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Old Thu Feb 16, 2017, 03:41pm
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ASA February Clarifications

February Plays and Clarifications

#1 is throwing me for a loop.
"In this play it appears that the defensive coach has begun to come out of the dugout but has not requested time to protest so the substitution of the player by the offense would now put Davis legally in the game."

So if the defense had requested time to protest then the umpire's error in letting the offense come in first would be ignored and we'd honor the protest? I'm also confused by the assertion in that quote given that the OP says:
"The defense requests time and the defensive manager, who was waiting for Davis to complete their turn at bat, begins to come out of the dugout to protest the unreported substitute."

Thoughts?
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Old Thu Feb 16, 2017, 11:52pm
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Like most "complicated" case plays and test questions, this is written poorly. While it makes sense in the context of a clarification to say "the defensive coach calls time to protest the unreported sub", that's not how it works in the real world. As umpires, we don't know if the coach is calling time to swap pitchers, yell at his shortstop for being out of position, or come chew on us for having such a terrible strike zone. We can't assume anything until it happens.

The clarification IS correct in my opinion: whoever says it to me first, wins. This has rule support.

An example from an NCAA game last year: Home team subs in a new batter with 2 outs, unreported. This player strikes out and then goes and plays F3. Two outs are made in the top of the inning at 1B against the visitors. I am waiting for the visiting head coach to appeal the sub...never happens.The third out of the inning is a pop-up to the pitcher. The visiting head coach comes up to me between innings and asks: "What do we do about that unreported sub? Don't I have the option to nullify the play?"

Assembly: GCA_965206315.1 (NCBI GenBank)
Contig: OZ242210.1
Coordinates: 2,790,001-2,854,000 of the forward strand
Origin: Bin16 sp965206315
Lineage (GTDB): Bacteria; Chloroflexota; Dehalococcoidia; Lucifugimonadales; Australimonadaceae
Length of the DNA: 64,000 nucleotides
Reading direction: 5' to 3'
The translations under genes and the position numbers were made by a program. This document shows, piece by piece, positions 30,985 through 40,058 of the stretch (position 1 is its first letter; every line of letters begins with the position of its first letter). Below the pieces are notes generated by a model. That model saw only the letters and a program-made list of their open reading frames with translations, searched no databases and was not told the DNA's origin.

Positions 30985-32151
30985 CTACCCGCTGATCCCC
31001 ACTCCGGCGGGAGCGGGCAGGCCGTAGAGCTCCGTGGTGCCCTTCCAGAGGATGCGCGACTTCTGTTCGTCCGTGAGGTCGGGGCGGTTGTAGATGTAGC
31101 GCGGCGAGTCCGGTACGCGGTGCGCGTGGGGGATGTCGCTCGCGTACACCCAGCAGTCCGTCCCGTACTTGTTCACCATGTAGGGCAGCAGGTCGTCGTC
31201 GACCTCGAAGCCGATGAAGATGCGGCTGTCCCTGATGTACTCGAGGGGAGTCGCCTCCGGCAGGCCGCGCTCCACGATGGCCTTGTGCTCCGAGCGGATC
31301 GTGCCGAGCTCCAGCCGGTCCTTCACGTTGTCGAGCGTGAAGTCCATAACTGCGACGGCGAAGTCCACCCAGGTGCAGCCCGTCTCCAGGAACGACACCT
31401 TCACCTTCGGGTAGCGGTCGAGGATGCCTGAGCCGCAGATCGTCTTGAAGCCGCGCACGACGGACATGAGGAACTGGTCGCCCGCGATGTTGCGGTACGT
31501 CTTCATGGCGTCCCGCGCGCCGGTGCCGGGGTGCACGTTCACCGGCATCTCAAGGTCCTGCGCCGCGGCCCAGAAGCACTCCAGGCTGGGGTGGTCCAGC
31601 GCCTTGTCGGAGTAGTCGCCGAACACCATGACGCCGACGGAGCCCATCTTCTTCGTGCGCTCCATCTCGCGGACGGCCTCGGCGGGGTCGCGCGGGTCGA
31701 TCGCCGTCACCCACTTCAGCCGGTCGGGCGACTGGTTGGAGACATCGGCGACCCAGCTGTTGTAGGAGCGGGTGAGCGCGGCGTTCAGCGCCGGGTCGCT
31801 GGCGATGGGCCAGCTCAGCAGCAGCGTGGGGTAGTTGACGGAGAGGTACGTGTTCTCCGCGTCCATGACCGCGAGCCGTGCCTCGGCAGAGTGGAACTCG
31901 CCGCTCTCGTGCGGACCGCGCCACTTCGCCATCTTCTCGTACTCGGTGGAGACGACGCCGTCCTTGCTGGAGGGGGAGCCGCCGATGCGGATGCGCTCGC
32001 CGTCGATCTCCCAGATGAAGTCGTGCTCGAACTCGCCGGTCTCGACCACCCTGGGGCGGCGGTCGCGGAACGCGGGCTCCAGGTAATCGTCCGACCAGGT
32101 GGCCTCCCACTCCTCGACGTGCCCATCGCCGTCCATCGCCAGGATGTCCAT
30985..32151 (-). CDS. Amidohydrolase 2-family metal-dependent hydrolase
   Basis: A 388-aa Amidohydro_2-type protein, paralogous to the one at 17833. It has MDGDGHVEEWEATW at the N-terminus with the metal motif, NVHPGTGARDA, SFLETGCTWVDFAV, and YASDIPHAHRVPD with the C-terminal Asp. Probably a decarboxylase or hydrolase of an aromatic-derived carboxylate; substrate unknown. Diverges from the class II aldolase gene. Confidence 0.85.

I had to say "Coach, you've made me aware of an unreported substitute. Since a pitch has been thrown after she made a play, I can't nullify it. She is now legally in the game - I will clarify the sub with the home team and report to your book."

All he wanted to do was ask about the rule, but in doing so, he notified me that he was aware of an unreported sub. At that moment, I have to enforce the rule as written for that situation. If I had simply answered him, it would have given him the advantage to appeal it (again) when it was most beneficial.

Edit to add: The clarification that I DON'T like is #3. An unreported F1 throws a pitch, resulting in an out. The offense properly protests the unreported sub, but the clarification is that the act of pitching does not equal making a play. I disagree, but them's the breaks.
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Last edited by teebob21; Fri Feb 17, 2017 at 11:31am.
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Old Fri Feb 17, 2017, 10:29am
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Quote:
Originally Posted by youngump View Post
February Plays and Clarifications

#1 is throwing me for a loop.
"In this play it appears that the defensive coach has begun to come out of the dugout but has not requested time to protest so the substitution of the player by the offense would now put Davis legally in the game."

So if the defense had requested time to protest then the umpire's error in letting the offense come in first would be ignored and we'd honor the protest? I'm also confused by the assertion in that quote given that the OP says:
"The defense requests time and the defensive manager, who was waiting for Davis to complete their turn at bat, begins to come out of the dugout to protest the unreported substitute."

Thoughts?
I think how I would handle this situation:

Defensive Coach comes out of the dugout and is walking toward me...If it looks like he is coming to talk to me, I will call time.
Offensive coach now starts to speak, I either ignore or tell him I will talk to him in a moment, because the defense had my attention first.

I would allow defensive coach to appeal the unreported sub and deal with it.
Now I have to deal with the offensive coach and manage that situation. Bottom line is that the offensive coach and player have had ample opportunity to properly report the sub into the game and did not do so.
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Old Fri Feb 17, 2017, 10:06pm
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Quote:
Originally Posted by Andy View Post
I think how I would handle this situation:

Defensive Coach comes out of the dugout and is walking toward me...If it looks like he is coming to talk to me, I will call time.
Offensive coach now starts to speak, I either ignore or tell him I will talk to him in a moment, because the defense had my attention first.

I would allow defensive coach to appeal the unreported sub and deal with it.
Now I have to deal with the offensive coach and manage that situation. Bottom line is that the offensive coach and player have had ample opportunity to properly report the sub into the game and did not do so.